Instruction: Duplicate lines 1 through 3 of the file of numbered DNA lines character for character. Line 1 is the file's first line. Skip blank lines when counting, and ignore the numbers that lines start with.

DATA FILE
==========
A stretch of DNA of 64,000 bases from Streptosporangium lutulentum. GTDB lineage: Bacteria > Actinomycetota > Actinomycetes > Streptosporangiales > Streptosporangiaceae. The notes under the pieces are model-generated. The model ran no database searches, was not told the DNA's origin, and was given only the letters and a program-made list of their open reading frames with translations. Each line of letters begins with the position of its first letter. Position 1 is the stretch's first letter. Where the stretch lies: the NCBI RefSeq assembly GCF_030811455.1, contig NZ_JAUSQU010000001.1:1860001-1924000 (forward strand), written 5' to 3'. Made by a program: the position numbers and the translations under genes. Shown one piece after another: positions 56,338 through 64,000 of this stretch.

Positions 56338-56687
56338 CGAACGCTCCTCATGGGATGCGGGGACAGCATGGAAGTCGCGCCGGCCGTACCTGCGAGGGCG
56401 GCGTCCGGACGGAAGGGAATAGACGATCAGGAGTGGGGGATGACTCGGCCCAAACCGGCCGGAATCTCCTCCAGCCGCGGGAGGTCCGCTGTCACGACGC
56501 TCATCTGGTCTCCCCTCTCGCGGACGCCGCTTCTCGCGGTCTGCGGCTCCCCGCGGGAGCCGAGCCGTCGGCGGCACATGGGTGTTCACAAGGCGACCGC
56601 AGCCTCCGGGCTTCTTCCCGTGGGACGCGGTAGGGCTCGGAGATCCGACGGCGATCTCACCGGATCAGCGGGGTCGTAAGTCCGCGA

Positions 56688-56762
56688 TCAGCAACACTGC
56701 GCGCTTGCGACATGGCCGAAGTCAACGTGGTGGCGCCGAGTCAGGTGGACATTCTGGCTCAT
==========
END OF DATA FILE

A stretch of DNA of 64,000 bases from Streptosporangium lutulentum. GTDB lineage: Bacteria > Actinomycetota > Actinomycetes > Streptosporangiales > Streptosporangiaceae. The notes under the pieces are model-generated. The model ran no database searches, was not told the DNA's origin, and was given only the letters and a program-made list of their open reading frames with translations. Each line of letters begins with the position of its first letter. Position 1 is the stretch's first letter. Where the stretch lies: the NCBI RefSeq assembly GCF_030811455.1, contig NZ_JAUSQU010000001.1:1860001-1924000 (forward strand), written 5' to 3'. Made by a program: the position numbers and the translations under genes. Shown one piece after another: positions 56,338 through 64,000 of this stretch.

Positions 56338-56687
56338 CGAACGCTCCTCATGGGATGCGGGGACAGCATGGAAGTCGCGCCGGCCGTACCTGCGAGGGCG